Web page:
12. These predictions had speedy and literal fulfilment. From the time
of the crucifixion, Jewish malignity and hatred were directed against
all who professed a belief in the divinity of Jesus Christ. In the
early stages of their ministry several of the apostles were
imprisoned--(Acts 5:18; compare 4:3.) and the priestly leaders sought
to take their lives.--(Acts 5:33.) Stephen was stoned to death because
of his testimony;--(See Acts 6:8-15; 7:54-60.) and the persecution
against the Church became general.--(See Acts 8:1.) James, the son of
Zebedee, was slain by order of Herod,--(Acts 12:1, 2.) and Peter was
saved from a similar fate only by a miraculous intervention.--(Verses
3:10.) The scriptural record informs us as to the ultimate fate of but
few of the apostles; and secular history is likewise incomplete. That
Peter would be numbered with the martyrs was made known by the
resurrected Lord.--(See John 21:18, 19.) Paul sets forth the fact that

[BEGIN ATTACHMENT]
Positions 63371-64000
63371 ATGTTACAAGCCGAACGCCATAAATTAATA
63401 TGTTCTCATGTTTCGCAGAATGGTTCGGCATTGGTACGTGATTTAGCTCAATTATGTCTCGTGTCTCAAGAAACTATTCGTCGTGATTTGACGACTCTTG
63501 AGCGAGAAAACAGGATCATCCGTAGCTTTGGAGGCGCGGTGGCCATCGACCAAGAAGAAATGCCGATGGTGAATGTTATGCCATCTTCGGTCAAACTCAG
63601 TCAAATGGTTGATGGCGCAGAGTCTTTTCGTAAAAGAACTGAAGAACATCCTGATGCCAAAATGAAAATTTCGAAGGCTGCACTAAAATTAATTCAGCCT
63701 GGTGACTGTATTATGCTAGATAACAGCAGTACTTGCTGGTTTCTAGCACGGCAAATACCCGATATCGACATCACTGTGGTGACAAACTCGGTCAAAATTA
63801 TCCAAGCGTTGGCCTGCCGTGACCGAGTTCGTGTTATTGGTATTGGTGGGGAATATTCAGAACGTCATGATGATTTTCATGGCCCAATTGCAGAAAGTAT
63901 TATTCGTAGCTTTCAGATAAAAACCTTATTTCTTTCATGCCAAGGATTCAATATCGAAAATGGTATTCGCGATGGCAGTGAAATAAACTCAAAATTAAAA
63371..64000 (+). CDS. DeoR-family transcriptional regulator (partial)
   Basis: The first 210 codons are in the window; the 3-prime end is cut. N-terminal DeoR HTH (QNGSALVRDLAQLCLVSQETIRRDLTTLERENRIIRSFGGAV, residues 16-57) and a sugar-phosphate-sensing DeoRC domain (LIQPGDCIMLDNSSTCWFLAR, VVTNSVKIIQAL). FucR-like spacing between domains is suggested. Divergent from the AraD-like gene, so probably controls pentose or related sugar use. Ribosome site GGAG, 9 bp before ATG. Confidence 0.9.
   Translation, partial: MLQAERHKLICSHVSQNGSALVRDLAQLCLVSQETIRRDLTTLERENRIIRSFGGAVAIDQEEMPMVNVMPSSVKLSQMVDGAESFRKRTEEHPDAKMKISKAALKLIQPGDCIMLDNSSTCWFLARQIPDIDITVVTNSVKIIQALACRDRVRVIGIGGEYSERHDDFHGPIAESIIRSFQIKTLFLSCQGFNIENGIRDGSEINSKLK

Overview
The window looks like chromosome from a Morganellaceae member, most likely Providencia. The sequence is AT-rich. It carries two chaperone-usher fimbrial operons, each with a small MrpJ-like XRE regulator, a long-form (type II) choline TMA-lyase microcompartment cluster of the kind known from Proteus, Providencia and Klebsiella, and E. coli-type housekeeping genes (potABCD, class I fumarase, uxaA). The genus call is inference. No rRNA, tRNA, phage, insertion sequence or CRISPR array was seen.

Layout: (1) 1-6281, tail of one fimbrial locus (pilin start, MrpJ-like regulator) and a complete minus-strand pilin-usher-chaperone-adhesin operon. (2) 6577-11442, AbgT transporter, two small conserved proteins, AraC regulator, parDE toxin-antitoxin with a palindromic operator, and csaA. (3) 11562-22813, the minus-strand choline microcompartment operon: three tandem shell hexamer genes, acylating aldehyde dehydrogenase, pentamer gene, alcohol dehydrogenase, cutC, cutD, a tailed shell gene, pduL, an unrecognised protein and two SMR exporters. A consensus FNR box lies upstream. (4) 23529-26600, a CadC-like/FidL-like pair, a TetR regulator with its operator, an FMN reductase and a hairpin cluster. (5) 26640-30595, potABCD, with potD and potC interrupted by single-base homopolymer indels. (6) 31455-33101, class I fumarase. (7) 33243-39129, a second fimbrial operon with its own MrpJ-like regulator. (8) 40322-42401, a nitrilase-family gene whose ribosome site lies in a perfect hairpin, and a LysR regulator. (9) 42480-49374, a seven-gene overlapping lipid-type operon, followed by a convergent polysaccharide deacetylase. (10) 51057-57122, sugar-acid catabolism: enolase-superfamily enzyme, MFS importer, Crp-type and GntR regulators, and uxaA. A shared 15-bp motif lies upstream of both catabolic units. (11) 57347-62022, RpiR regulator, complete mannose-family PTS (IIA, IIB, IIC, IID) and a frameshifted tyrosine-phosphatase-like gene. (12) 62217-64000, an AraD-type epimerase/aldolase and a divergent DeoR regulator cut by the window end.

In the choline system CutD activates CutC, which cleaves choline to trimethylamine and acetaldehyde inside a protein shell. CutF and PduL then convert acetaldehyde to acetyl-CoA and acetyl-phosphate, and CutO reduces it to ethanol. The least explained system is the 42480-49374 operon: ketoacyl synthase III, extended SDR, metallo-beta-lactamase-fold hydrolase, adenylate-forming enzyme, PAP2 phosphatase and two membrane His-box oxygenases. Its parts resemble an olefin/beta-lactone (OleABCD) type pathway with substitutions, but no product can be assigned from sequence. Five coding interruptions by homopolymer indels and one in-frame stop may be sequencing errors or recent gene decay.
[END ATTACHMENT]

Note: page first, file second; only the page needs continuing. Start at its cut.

the apostles lived in the very shadow of death--(I Cor. 4:9.) and that
persecution was their heritage.--(Verses 11-13; see also II Cor. 4:8,
9; 6:4, 5.)

13. Not only did the Jews wage relentless persecution against those of
their number who professed Christ, but they sought to stir up
opposition on the part of the Romans, and to accomplish this end
charged that the Christians were plotting treason against the Roman
government. Even during the personal ministry of the early apostles,
persecution of the saints had spread from Jerusalem, throughout
Palestine and into the adjacent provinces. In this evil work the Jews
sought to incite their own people living in the outlying parts, and
also to arouse the opposition of the officers and rulers of the Roman
dominions. As evidence of this phase of the persecution, partly Jewish
and partly pagan, instigated by Jews and participated in by others,
the following quotation from Mosheim may suffice: